If this is too difficult for people to understand, then perhaps the administration should have opted for the money-in-old-bottles approach.

Posted by: fredbrack | August 9, 2010 6:35 PM | Report abuse

Spending on NIH research has a large multiplier and a large immediate stimulus effect. It puts people to work. Research America has data on this.

Posted by: kenm3 | August 10, 2010 6:35 AM | Report abuse

These projects have not stimulated our economy.

Why does the WaPo pay this kid to type this silliness?

Posted by: susangorgo | August 10, 2010 9:13 AM | Report abuse

That's what we need, journolist to explain the higher purpose of government action (hints: global warming, antibiotic preservation, biodiversity) to the great uninformed.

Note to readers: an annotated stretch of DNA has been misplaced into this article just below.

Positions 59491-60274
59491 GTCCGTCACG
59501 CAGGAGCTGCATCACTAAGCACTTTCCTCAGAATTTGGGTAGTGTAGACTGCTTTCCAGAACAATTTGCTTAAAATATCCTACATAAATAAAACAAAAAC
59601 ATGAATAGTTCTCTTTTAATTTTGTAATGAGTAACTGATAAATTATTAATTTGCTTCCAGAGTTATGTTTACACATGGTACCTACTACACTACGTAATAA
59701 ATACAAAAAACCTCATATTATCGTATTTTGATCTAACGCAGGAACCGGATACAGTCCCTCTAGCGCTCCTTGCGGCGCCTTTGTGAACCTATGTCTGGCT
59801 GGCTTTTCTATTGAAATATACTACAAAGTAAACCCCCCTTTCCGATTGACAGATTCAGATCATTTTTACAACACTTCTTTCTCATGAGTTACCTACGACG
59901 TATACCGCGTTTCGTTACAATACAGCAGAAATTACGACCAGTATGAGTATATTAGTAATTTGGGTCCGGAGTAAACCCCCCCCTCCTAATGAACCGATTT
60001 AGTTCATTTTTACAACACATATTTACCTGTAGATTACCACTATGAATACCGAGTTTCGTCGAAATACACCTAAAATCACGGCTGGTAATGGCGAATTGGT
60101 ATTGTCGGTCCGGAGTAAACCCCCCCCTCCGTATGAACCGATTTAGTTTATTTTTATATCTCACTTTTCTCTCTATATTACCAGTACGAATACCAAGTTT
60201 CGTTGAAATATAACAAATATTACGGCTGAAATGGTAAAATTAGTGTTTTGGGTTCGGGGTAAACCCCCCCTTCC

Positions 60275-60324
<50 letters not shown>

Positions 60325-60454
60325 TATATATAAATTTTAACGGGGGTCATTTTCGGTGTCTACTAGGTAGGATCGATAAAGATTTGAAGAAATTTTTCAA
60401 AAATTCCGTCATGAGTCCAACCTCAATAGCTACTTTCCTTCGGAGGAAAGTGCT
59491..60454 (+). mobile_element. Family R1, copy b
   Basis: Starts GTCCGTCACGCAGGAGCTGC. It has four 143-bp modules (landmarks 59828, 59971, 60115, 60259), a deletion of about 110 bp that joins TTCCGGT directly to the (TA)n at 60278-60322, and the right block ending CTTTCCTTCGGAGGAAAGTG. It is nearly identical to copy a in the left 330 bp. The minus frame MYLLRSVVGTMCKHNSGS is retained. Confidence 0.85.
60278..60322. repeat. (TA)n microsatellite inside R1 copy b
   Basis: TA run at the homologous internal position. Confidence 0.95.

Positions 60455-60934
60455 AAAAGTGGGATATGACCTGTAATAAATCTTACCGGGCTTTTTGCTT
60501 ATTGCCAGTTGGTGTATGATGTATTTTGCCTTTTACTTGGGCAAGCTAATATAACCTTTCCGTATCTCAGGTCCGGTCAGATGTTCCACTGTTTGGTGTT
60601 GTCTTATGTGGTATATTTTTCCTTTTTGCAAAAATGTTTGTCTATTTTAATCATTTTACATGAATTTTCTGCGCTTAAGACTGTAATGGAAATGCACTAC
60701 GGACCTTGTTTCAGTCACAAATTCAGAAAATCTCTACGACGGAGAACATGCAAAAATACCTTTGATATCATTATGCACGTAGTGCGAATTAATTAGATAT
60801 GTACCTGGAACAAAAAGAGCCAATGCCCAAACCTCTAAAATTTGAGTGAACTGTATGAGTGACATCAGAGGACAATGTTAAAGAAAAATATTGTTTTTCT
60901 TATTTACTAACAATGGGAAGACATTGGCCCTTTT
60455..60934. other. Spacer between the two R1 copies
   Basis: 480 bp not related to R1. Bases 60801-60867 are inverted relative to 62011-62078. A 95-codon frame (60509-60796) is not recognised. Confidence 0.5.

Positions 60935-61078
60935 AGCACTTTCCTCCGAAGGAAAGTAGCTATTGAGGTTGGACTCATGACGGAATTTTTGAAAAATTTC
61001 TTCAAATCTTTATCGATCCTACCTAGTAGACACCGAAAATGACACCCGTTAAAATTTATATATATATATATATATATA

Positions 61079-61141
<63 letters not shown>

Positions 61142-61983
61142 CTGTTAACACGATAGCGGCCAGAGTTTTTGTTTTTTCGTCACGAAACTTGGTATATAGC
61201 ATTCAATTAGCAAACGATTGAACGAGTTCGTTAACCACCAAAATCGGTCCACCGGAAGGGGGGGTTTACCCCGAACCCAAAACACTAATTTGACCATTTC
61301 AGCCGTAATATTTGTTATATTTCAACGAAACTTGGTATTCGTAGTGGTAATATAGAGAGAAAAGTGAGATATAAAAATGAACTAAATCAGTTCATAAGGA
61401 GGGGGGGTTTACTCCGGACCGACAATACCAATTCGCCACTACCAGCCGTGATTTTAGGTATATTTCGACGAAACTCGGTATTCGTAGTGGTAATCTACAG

Of course, he left out the sidewalks to no where, windows in closed building, and did not fully explain why giving drugs to monkeys provides a biodiversity advantage to mankind.

He also did not mention the real purpose of the projects. The payment to the jokers giving drugs to monkey will go away when the money runs out, the bureaucrat that will be hired to administer the money will be there until he retires, comfortably, at an age 10 to 15 years before the rest of us.

Question: Was the journolist formed to help progressive causes or merely to help progressive cover up the tax payer money they funnel public employees and other union goons?

Oh, wait! Funneling tax payer money to public employees and other union goons IS the primary progressive cause in the age of Obama.

Self explaining.

Posted by: TECWRITE | August 10, 2010 9:26 AM | Report abuse